WikiLeaks Coverage Roundup, Again
A look at coverage from The New York Times, The Guardian, Der Spiegel, and elsewhere
By CJR Staff

On Sunday, the online secret-sharing site WikiLeaks began the process of releasingapproximately 250,000 previously classified U.S. Department of State documents pertaining to American diplomatic activity across the world. As with their last two document dumps, WikiLeaks shared the documents with a number of news organizations before they were widely released. Here’s a basic rundown of the initial coverage from those outlets and others.

The New York Times

The New York Times might have been left out of the WikiLoop this time around had The Guardian’s investigations executive editor David Leigh not handed them copies of the 250,000 cables dumped by WikiLeaks yesterday. In an editorial, the sole American paper to have early access wrote that it decided to report on the cache and publish select cables because “the documents serve an important public interest, illuminating the goals, successes, compromises and frustrations of American diplomacy in a way that other accounts cannot match.” If that sounds a little tepid next to some of the editorial explanations and exhortations coming from their European counterparts, you may think similarly of some of the reporting.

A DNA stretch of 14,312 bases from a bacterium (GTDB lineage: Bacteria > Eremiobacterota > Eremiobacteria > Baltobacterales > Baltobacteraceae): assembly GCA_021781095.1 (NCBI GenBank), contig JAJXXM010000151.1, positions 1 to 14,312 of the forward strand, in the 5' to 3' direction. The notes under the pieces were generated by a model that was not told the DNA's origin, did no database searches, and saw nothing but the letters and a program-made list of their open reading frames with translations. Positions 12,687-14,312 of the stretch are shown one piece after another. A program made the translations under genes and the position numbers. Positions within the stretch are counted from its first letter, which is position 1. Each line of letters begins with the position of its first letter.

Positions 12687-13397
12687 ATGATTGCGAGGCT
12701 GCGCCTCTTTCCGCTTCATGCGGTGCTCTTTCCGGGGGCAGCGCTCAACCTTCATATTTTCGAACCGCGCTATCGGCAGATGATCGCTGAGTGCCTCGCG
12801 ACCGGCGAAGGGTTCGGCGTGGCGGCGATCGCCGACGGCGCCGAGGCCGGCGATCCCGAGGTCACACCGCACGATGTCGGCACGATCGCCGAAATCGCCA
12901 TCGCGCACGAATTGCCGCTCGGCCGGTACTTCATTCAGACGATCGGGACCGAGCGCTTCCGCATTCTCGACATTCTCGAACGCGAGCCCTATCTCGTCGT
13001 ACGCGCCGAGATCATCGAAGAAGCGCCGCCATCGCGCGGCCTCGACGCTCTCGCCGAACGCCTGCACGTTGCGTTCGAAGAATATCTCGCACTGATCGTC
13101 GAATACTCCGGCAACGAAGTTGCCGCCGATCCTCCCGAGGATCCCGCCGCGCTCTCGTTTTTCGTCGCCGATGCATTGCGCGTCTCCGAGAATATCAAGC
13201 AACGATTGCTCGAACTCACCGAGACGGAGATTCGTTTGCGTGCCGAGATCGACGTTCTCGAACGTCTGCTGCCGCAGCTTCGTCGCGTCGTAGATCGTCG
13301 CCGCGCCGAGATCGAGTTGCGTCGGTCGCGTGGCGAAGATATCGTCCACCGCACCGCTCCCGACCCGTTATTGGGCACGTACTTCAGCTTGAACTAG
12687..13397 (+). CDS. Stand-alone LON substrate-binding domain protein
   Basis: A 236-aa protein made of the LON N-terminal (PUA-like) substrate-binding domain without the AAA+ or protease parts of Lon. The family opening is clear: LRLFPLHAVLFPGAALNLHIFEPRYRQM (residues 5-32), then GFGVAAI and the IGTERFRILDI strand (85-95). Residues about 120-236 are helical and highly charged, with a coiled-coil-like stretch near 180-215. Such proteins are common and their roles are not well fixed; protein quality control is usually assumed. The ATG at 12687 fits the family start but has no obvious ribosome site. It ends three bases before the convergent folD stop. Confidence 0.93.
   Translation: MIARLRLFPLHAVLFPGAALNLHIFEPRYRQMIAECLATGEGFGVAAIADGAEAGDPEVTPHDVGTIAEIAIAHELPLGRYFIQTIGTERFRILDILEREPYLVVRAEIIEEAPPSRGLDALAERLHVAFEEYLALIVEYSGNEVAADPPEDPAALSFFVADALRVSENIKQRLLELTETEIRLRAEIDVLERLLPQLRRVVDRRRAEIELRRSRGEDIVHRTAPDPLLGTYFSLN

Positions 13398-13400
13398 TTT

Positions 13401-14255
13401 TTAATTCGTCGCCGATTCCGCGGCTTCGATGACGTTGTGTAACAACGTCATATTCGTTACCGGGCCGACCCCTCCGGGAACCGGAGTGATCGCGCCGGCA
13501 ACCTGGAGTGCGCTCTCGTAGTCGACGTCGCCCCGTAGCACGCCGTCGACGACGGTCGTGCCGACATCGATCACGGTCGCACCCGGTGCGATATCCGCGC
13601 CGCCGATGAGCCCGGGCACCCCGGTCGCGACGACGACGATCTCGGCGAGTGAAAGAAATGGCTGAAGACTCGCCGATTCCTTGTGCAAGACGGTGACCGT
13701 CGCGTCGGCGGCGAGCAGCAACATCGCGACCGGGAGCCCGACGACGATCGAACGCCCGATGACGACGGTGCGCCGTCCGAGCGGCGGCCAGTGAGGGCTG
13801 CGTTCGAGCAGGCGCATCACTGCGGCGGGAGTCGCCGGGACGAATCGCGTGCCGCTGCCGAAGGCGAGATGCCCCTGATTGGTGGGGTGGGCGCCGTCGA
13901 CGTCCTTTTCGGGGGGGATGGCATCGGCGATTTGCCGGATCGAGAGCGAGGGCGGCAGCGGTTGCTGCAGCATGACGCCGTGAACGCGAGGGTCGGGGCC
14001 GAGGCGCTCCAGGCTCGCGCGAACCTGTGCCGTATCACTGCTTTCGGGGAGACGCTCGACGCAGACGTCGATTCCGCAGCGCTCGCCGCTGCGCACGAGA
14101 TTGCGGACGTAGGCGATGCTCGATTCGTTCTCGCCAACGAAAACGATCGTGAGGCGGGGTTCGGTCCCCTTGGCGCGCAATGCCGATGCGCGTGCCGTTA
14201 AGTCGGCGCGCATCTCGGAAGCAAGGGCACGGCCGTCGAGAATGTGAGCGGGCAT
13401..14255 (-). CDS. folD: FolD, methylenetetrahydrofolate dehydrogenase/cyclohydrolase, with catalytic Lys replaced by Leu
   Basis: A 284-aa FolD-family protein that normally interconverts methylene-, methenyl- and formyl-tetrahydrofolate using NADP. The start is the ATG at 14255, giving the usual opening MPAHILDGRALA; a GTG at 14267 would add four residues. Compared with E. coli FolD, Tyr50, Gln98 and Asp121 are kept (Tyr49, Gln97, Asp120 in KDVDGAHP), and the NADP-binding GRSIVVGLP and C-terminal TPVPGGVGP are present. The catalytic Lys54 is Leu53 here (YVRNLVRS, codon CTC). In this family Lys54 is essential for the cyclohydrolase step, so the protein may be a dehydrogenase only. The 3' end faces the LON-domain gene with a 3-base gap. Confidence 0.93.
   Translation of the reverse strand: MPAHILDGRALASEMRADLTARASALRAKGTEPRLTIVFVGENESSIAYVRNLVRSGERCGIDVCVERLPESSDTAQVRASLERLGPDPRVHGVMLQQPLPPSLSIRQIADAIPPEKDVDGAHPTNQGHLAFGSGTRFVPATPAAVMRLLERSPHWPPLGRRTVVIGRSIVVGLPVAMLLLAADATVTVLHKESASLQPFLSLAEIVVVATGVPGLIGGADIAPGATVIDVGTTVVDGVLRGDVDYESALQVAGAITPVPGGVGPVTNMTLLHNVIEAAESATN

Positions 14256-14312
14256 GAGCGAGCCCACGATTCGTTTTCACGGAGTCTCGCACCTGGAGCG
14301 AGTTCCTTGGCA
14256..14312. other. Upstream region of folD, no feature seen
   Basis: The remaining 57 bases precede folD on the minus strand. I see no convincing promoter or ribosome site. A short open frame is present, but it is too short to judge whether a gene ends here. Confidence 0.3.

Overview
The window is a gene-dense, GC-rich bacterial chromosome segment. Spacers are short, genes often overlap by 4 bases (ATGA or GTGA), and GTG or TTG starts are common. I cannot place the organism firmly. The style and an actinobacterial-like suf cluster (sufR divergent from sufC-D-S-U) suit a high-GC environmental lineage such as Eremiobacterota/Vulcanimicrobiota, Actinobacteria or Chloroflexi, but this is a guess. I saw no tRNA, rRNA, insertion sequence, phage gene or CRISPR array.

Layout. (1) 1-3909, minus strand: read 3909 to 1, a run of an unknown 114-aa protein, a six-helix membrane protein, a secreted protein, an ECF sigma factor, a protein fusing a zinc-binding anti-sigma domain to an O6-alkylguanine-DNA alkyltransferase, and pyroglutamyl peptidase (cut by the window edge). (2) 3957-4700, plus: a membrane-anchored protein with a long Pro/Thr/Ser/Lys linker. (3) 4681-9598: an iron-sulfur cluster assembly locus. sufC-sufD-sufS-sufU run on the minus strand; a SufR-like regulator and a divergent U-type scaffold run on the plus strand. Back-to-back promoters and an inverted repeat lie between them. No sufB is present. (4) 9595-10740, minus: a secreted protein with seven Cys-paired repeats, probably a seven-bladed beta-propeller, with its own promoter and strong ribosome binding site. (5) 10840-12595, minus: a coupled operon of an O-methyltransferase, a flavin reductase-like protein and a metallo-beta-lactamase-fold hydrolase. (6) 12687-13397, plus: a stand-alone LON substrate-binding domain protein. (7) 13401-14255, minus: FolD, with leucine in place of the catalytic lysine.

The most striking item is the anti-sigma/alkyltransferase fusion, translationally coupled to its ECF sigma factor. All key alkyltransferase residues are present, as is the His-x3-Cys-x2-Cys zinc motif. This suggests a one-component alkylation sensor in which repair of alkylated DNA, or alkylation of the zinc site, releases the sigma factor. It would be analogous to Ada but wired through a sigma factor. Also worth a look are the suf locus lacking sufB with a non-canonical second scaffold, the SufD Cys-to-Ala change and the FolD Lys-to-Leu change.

As we have already noted, a leading Times piece splashed across today’s front page on the increased intelligence-gathering expectations being placed on diplomats and state department personnel glosses over a key-and pretty damning-point the Europeans have made much more of: the state department’s order to effectively spy on UN officials as high up as Ban Ki-moon. The Times’s lead piece, “Leaked Cables Offer Raw Look at U.S. Diplomacy,” leans a little heavily on gossipy inter-embassy burns-“When the head is rotten it affects the whole body” is one leveled at Pakistani president Zardari-and an extraneous-feeling description of a lavish wedding in the Caucasus. And those who feel the paper has oversold the dangers of Iran in previous dumps will find much to rile them here. However, the paper does lay out in more detail than most a formidable catalogue of revelations found within the logs, from the tight relationship between Putin and Berlusconi to American diplomatic efforts to secure resettlement for Guantanamo detainees.

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